There are 36 points-paying races on the Monster Energy NASCAR Cup Series calendar, and there are four that are heavy on importance – the fall races at the Charlotte (N.C.) Motor Speedway roval, Kansas Speedway in Kansas City, ISM Raceway near Phoenix, and Homestead-Miami Speedway.
There first three are the cutoff races as the NASCAR playoffs go from 16 drivers down to 12, then to eight and finally four at Homestead.
Currently, there are 12 drivers left in playoffs contention and, this week, the series hits Kansas Speedway for the second cutoff race where, at its conclusion, only eight drivers will still be in the playoffs. Kyle Larson and Ryan Blaney are locked into the final eight via their wins at Dover (Del.) International Speedway and Talladega (Ala.) Superspeedway the past two weekends.
Kevin Harvick, driver of the No. 4 Jimmy John’s 3 Dollar Little John Ford Mustang for Stewart-Haas Racing (SHR), is sixth in points with 3,094 markers, 36 ahead of the eighth-place cutoff. All that said, Harvick would prefer just to win Kansas to lock himself in and give the team a little momentum. And he is good at Kansas.
In the spring of 2018, Harvick started on the pole, led 79 laps and went on to win the 400-mile race. He has a series-high five poles, three wins, three second-place finishes, eight top-threes, 14 top-10s and has led a total of 855 laps in his 27 career NASCAR Cup Series starts at Kansas.
His lap of 27.304 seconds at 197.773 mph on Oct. 3, 2014 during qualifying for the Hollywood Casino 400 set the Kansas track record that has yet to be broken. In fact, it was his own track record he broke at the 1.5-mile oval that day, bettering his previous mark of 27.799 seconds at 194.658 mph set on May 9, 2014.
He’ll also have the support of longtime sponsor Jimmy John’s, one of America’s fastest-growing sandwich franchises, which has introduced the Little John – a skinny mini version of any of its seven Original sandwiches, including the Vito®, the Turkey Tom®, and the J.J.B.L.T.® – for just $3.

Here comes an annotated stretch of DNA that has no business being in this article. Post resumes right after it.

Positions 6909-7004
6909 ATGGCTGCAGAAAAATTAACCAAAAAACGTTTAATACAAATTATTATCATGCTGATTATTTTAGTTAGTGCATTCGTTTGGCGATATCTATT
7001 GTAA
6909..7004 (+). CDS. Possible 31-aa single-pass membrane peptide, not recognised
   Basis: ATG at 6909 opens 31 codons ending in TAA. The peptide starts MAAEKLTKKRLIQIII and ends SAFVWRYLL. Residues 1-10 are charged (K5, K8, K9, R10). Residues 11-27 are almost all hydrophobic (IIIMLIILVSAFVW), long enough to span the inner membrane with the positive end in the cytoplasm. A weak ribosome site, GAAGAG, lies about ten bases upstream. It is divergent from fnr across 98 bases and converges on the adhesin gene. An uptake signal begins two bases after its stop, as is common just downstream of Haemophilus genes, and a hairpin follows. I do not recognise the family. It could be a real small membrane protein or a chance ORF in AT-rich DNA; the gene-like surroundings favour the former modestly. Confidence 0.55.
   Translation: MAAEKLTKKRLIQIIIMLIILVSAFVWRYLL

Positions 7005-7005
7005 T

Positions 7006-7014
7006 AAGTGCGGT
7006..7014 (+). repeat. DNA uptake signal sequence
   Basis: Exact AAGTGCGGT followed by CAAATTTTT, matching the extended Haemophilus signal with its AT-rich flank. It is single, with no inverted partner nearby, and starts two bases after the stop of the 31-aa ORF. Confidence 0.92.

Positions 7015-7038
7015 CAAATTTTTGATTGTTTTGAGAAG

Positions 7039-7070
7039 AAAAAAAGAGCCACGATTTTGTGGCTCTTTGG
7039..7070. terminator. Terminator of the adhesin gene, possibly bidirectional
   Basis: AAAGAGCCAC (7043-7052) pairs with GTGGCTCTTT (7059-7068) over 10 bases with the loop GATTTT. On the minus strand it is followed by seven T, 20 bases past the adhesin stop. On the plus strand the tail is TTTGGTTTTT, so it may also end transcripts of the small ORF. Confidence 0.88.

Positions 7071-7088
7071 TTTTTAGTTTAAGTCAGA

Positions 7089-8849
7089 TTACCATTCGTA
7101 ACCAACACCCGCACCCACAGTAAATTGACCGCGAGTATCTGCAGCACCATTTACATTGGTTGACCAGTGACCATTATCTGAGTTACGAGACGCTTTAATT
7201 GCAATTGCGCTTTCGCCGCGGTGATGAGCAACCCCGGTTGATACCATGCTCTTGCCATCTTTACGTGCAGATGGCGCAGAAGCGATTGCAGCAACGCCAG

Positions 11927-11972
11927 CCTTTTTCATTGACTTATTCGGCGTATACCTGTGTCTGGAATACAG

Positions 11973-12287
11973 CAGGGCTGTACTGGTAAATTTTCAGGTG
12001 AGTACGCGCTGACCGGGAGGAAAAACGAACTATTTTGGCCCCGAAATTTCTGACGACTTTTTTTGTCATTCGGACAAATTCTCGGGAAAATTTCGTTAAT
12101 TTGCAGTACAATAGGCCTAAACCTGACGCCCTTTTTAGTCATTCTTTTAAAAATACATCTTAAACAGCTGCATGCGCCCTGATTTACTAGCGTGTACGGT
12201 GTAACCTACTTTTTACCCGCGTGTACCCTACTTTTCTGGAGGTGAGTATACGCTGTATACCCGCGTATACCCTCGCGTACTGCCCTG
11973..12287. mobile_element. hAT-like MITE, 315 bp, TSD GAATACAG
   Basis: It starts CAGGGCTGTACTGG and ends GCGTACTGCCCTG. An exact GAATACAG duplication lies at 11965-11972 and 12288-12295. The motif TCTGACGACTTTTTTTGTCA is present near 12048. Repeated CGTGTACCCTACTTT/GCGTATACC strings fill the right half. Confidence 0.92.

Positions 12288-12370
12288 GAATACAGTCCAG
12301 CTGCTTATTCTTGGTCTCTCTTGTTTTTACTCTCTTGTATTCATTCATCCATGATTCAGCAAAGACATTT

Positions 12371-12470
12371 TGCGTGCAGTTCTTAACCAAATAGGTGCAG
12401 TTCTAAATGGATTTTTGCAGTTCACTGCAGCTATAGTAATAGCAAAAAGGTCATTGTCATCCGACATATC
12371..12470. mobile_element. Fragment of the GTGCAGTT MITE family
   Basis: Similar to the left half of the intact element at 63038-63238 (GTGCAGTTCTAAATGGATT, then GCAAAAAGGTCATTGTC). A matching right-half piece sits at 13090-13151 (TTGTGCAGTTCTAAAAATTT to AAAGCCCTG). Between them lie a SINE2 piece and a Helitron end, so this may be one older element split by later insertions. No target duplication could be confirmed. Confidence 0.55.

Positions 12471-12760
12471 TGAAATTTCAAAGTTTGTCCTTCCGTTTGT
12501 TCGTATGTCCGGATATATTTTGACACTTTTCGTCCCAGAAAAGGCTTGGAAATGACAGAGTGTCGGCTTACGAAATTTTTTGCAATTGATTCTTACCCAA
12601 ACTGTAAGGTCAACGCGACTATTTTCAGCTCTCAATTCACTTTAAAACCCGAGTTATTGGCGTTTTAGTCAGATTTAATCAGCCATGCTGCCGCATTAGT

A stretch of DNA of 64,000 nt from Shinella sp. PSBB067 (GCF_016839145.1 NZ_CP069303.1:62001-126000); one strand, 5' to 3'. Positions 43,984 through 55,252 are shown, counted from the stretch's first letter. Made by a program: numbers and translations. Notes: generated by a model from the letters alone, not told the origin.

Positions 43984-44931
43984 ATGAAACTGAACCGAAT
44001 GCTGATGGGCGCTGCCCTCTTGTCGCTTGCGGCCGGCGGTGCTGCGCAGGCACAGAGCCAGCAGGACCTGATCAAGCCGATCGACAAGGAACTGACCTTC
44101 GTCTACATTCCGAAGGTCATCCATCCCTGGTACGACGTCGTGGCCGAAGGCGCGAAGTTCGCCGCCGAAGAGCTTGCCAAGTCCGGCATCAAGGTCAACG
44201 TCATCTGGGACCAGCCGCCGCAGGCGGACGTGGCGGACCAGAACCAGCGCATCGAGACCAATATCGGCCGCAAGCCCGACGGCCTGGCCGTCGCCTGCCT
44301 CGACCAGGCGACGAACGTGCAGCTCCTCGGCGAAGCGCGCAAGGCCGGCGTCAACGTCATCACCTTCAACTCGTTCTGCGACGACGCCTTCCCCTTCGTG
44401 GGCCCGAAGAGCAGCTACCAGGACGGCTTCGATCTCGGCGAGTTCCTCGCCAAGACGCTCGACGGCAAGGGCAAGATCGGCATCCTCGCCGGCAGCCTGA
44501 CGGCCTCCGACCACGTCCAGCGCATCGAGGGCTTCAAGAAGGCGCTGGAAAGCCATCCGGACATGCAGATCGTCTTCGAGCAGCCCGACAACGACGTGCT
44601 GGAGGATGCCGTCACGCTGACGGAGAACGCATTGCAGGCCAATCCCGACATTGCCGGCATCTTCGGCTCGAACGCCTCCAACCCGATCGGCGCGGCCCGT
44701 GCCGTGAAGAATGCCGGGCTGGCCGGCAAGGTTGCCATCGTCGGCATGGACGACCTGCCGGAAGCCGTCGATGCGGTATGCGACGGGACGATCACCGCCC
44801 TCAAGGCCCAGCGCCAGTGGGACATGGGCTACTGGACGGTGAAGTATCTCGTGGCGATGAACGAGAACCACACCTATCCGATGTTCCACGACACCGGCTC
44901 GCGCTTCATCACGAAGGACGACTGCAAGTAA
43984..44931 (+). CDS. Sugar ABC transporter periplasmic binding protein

The $3 Little John is an unrivaled value option and is made the same Freaky Fresh® way as all Jimmy John’s sandwiches, with all-natural meats, hand-sliced veggies, and fresh-baked bread, just a little “littler.” Its price, quality, and size make it the perfect sandwich for just about anything, from feeding a car full of hungry kids to a lighter work lunch, to a mid-afternoon snack, or even fueling a late-night gaming session.
The $3 Little John is available at participating Jimmy John’s locations across the country and for delivery by a Jimmy John’s delivery driver or rider and will be supported by a national advertising campaign featuring Grammy-winning recording artist, Lil Jon – for obvious reasons.
Harvick is hoping he can take the 3 Dollar Little John to victory lane – and also lock himself into the Round of 8.
KEVIN HARVICK, Driver of the No. 4 Jimmy John’s 3 Dollar Little John Ford Mustang for Stewart-Haas Racing:
Kurt Busch, Ryan Newman and you are the only drivers to start all 27 races at Kansas Speedway. You’ve been racing there since 2001. Can you talk about the track as it approaches its 20-year anniversary?
“It makes you feel old (laughs). I did one of the first PR days at Kansas Speedway when it first opened and there was not one single thing around that racetrack other than the highway. So to see what’s been built has been neat to see and how it’s all developed and how it’s all changed. It’s a fun racetrack because there is just so much to do around the racetrack and it’s been a successful racetrack for us.”
Why have you been so successful there recently?
“I don’t really know. It’s a racetrack where I’ve won a couple races at and for whatever reason it just kind of fits my style and what we do with the cars. We’ve had a lot of good racecars there to capitalize on the good characteristics that fall into my driving style and we’ve been able to have some good results with it.”
Take us on a lap around Kansas.
“It’s definitely a little bit different just for the fact the (corner) entries are a little different than at most places. Turns three and four remind me of turns three and four at Chicagoland Speedway, but there’s a lot more grip and fresher asphalt than what Chicagoland has nowadays. It’s a very high-speed racetrack. You run the middle to the bottom of the racetrack. But I’m sure, as time goes on, that the groove will move back up. But, for right now, it’s very fast and very sensitive to your line and, with all the speed and how tricky the entrance is into turn one, you can miss your line easily. So, you have to be very specific about where you put your car and pay attention to what you’re doing.”